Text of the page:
10:26 — Aaron Back suggests that Lookout’s approach helps different industries with specific data types and needs, which adds an extra layer of industry focus.
11:11 — John adds how specific industries need to take the “why and how context for cybersecurity as a business enabler” and bring it to their industry because of federal regulations.
12:06 — The “conduit of access” that Lookout ensures through its single proxy approach to make determinations around access is critical, says Chris. The innovative capabilities of Lookout’s solutions are very promising.
12:54 — John asks Cockerill, who has spent a lot of time with customers, what he is hearing from them as well as how that is influencing and guiding “some of the road-mapping from Lookout.”
13:54 — Cockerill explains how customers are commenting on the promise of extended detection and response (XDR) but the difficulty of implementing it. The industry has been badly hit by ransomware over the past couple of years, and ransomware is primarily about data exfiltration. The best time to detect bad actors who are trying to get access to data is during the process of data exfiltration, which can happen over a matter of months. The Lookout team believes that there is an interesting opportunity for it to be included or even at the forefront of XDR since the telemetry of access is going to be the most valuable factor in the implementation of XDR. The company is working on ways to enable customers to detect and potentially report data exfiltration as it happens, which will help with detection.
16:16 — Chris echoes Aaron Cockerill’s remarks, noting that “the telemetry of access is going to be indicative of the behavior going on in an environment.” He notes that Lookout’s origins in the mobile workspace are an advantage today in particular, since “now we have a mobile workforce,” and the company is “used to operating in that environment.” This is Lookout’s key differentiator and is what is “really giving them a lot of value here.”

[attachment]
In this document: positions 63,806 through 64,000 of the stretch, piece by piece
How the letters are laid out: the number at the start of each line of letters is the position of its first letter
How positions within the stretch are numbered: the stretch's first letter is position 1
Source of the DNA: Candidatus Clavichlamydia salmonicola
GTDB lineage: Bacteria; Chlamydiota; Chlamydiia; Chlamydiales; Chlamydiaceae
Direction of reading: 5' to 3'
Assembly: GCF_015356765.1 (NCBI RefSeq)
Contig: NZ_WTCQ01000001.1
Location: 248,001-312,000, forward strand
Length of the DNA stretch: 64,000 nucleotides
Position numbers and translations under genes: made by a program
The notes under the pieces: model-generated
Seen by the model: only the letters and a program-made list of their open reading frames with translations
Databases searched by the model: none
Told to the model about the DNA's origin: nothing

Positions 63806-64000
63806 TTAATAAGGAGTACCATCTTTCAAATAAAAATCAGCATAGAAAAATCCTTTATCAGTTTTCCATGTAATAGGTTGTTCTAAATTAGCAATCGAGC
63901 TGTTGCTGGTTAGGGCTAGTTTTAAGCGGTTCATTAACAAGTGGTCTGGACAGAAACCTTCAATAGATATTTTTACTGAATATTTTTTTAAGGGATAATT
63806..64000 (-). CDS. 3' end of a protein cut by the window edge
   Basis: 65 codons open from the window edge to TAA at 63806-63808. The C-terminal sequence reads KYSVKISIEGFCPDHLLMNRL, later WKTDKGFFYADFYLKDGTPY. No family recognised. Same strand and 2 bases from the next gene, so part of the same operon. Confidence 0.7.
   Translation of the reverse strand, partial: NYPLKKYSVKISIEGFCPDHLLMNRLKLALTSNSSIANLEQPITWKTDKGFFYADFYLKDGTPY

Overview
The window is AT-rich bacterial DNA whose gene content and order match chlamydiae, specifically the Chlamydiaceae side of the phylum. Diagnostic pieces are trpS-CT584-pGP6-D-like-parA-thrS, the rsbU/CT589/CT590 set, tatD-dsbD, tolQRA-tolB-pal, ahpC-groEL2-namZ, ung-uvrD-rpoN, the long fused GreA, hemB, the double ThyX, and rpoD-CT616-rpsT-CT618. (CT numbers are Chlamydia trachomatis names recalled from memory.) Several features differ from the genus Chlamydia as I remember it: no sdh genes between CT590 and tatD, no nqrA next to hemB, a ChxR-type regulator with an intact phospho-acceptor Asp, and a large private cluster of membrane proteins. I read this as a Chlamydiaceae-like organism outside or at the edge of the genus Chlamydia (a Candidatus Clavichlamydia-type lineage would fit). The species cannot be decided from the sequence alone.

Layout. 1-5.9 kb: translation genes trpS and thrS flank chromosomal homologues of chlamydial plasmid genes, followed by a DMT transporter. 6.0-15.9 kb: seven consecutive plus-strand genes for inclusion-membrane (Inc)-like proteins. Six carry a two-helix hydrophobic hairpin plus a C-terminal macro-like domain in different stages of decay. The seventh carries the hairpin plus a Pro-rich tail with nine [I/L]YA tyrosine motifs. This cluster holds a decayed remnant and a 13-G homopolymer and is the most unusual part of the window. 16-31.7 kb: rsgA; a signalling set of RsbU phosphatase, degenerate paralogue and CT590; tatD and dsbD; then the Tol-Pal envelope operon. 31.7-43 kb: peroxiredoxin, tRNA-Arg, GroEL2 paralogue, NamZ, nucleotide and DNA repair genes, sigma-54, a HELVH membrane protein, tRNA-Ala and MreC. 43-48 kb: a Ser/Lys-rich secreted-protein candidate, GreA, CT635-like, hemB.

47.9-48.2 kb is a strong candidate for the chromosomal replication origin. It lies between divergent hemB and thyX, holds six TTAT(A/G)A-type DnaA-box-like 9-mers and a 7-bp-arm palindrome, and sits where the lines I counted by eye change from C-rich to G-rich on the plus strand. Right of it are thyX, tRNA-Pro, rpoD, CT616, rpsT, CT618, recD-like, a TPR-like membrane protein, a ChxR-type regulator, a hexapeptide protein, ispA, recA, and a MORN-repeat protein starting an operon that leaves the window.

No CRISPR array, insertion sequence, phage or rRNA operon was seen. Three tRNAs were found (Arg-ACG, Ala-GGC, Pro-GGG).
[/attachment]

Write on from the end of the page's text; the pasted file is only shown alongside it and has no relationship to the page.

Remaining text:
17:48 — The behavioral analysis Lookout applies to its solutions is critical, notes Aaron Back, since threats are both external and internal. In order to help mitigate unintentional risks from happening from an internal standpoint of an organization, for example, then “putting things in place to help as guardrails,” is crucial. These include not only optimizing data access in smart and strategic ways, but also developing methods to keep unintentional mistakes, which also bring risk, from happening.
19:03 — Lookout is optimizing the “real-time ability” to make sure that the sensitivity of data is actually defining the policies and processes that are in place for access, says John.
19:19 — Aaron Cockerill adds that partnerships and integration, particularly with data classifiers, are a key part of what the company offers since most companies have sensitive customer or intellectual property data and they’ve typically “gone to great lengths to classify that information.” Lookout’s extensive integration with classifiers means that “you don’t have to reinvent the wheel.” He reiterates the importance of partnerships and integration, since no single security company can do classifiers alone.
20:17 — Chris notes how refreshing it is to hear a vendor talk about its rich ecosystem of partners and integrations.
20:34 — In 2023, Acceleration Economy will be leading four digital summits that demonstrate how partners ecosystems support Lookout and other companies in creating partnerships that enable these things to happen for businesses.